Your 2020 election night guide: How to decipher the results as they roll in

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Adam Wollner
·16 min read
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A presidential campaign unlike any other in recent memory comes to a close today.

Over the past year, Americans have waded through Donald Trump’s impeachment, Joe Biden’s come-from-behind Democratic primary win, the worst public health crisis in more than a century that at one point resulted in the president’s hospitalization, an economic recession, and widespread protests over racial injustice as they determined who to vote for.

And many of them made up their minds well before Tuesday: due to high interest in the 2020 race and concerns about the coronavirus pandemic, an unprecedented number of voters have already cast their ballots, either by mail or in-person.

Millions more will join them by heading to their polling locations today. Before diving into what to watch for tonight, there’s one absolutely critical thing to know: there’s a good chance we won’t know whether Trump or Biden won by the time the sun comes up tomorrow. And that’s ok.

It’s not a sign of fraud or that something mischievous is afoot. It just means that election officials around the country are dealing with a flood of absentee ballots, so many places won’t be able to report results as quickly as usual. To make matters more complicated, the rules for how and when those ballots can be counted vary state by state — and in some cases, were altered at the last minute by court rulings.

No matter when we get the final tallies, the name of the game for Trump and Biden is getting to 270 Electoral College votes. Here is McClatchy’s guide to following along with the results tonight in the battleground states that will decide the outcome of the election, listed in order of when their first polls close.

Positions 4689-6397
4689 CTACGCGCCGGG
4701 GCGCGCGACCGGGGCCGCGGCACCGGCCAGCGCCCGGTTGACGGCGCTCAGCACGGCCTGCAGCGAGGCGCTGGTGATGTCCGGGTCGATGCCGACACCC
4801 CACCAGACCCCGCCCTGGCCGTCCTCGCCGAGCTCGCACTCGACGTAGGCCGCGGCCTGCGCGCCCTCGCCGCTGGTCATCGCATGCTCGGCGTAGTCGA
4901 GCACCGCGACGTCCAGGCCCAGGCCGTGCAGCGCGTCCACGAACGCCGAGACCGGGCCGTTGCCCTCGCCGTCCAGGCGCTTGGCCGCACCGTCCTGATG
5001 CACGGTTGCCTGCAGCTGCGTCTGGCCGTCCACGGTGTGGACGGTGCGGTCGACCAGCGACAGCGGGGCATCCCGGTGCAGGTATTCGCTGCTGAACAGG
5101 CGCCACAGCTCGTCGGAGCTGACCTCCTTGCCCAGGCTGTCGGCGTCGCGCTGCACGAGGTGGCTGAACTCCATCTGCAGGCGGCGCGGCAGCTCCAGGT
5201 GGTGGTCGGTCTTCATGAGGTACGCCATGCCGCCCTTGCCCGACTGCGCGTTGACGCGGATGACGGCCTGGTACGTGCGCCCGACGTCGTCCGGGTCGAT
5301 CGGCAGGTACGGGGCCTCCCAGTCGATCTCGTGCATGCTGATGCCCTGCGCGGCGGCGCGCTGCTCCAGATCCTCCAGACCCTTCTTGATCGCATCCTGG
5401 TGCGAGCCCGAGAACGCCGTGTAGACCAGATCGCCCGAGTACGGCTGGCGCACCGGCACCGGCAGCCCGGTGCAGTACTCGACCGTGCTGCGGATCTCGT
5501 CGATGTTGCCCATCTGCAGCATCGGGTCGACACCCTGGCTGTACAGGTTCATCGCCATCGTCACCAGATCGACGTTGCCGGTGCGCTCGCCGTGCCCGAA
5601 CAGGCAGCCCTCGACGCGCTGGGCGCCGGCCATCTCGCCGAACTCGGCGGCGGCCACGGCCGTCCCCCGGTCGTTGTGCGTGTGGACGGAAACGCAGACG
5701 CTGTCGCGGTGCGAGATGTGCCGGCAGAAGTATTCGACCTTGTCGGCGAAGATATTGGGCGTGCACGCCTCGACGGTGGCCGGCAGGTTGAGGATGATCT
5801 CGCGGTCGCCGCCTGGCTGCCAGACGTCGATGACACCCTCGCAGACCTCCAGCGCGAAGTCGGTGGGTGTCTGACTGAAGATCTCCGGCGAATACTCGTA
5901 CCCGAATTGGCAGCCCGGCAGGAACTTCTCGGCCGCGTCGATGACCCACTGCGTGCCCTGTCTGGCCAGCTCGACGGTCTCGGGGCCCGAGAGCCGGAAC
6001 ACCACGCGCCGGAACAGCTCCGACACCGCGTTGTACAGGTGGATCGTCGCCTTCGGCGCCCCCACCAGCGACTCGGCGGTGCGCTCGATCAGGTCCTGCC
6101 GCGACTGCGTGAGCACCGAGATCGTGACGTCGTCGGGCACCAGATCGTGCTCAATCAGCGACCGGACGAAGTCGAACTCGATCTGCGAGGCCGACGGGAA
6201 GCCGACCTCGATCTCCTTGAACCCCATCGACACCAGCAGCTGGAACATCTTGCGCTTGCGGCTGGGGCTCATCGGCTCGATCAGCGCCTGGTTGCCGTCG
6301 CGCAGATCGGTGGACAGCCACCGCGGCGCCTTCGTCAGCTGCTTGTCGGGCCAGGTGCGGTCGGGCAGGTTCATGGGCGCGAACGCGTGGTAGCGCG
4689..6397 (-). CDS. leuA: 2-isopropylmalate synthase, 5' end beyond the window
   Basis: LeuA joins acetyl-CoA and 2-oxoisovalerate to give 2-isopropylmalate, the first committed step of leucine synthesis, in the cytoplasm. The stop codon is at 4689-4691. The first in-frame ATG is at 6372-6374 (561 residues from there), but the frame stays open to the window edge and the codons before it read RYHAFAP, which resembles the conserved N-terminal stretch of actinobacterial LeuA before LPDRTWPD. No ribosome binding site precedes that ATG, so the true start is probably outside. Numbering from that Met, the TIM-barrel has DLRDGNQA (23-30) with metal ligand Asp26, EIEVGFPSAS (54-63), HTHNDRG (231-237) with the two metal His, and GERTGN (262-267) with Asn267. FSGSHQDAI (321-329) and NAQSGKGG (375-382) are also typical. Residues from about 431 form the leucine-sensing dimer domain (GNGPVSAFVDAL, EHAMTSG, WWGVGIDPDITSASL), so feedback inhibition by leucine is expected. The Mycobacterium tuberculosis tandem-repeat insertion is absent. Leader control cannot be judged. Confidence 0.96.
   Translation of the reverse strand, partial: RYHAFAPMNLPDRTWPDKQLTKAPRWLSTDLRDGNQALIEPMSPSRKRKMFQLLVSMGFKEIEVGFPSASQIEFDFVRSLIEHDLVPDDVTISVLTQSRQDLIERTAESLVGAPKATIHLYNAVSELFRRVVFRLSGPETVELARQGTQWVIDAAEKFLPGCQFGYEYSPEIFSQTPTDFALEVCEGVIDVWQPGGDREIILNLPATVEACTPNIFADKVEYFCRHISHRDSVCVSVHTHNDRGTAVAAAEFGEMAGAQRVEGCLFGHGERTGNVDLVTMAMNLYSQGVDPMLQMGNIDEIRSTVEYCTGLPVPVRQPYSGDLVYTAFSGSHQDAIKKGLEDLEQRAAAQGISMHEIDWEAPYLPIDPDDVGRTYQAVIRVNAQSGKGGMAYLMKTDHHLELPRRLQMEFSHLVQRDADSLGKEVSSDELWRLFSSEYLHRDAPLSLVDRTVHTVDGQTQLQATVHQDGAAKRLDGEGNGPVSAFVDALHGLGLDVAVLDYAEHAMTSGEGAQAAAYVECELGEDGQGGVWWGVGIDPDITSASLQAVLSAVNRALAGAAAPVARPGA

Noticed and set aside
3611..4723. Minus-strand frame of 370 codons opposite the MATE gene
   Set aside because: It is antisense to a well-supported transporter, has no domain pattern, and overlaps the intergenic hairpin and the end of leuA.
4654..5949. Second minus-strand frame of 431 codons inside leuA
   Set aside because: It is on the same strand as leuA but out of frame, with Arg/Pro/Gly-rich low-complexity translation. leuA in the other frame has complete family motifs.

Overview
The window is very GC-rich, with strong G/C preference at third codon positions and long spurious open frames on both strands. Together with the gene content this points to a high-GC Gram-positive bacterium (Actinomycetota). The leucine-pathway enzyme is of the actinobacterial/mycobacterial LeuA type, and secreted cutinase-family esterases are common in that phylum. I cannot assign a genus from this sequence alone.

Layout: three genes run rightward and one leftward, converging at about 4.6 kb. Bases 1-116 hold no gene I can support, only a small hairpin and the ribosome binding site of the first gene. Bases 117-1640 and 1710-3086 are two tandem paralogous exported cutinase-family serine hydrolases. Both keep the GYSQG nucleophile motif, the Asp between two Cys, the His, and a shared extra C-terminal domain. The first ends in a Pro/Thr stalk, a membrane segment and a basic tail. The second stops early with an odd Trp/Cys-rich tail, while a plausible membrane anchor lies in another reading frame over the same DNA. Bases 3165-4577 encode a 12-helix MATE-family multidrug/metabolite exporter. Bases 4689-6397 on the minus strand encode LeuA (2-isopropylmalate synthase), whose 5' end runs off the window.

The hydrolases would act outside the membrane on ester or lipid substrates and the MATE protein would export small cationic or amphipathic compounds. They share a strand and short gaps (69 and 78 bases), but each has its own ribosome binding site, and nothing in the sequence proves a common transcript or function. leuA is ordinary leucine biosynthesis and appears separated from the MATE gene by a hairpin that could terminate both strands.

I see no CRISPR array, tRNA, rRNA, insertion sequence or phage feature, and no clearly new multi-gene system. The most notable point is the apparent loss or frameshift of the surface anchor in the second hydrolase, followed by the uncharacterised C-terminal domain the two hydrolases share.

FLORIDA (29 electoral votes)

When first polls close: 7 p.m. ET

When mail ballot counting begins: 22 days before Election Day

When mail ballots must be received by: Before polls close on Election Day

2016 result: Trump +1.2; 2012 result: Obama +0.9; 2008 result: Obama +2.5

FiveThirtyEight polling average: Biden +2.5

Overview: The perennial swing state is a must-win for Trump, who is hoping to offset potential losses with seniors and women by making inroads with Latino men. Between an early poll closing time and absentee ballot counting process, Florida could provide the first signal of where the race is headed on election night. If the returns here look promising for Biden, it could be a quicker night than some are anticipating.

County to watch: Pinellas, long considered a barometer of the state at large, was the largest county to flip from Obama to Trump in Florida in 2016. The county, which is located on the western end of the I-4 corridor and home to St. Petersburg, has a heavy population of seniors.

GEORGIA (16 electoral votes)

When first polls close: 7 p.m. ET

When mail ballot counting begins: After polls close on Election Day, though processing started upon receipt

When mail ballots must be received by: Before polls close on Election Day

2016 result: Trump +5.1; 2012 result: Romney +8.0 2008 result: McCain +5.2

FiveThirtyEight polling average: Biden +1.2

Overview: Democrats have long dreamed of turning this state blue, and 2020 has provided them their best chance to do so since Bill Clinton won it in 1992. The challenge for Biden will be driving up turnout with Black voters across the state and white college-educated voters in the Atlanta suburbs to make up for the GOP’s advantage in rural areas. If Biden is even competitive here, it would be a bad sign for Trump’s prospects in other conservative-leaning states.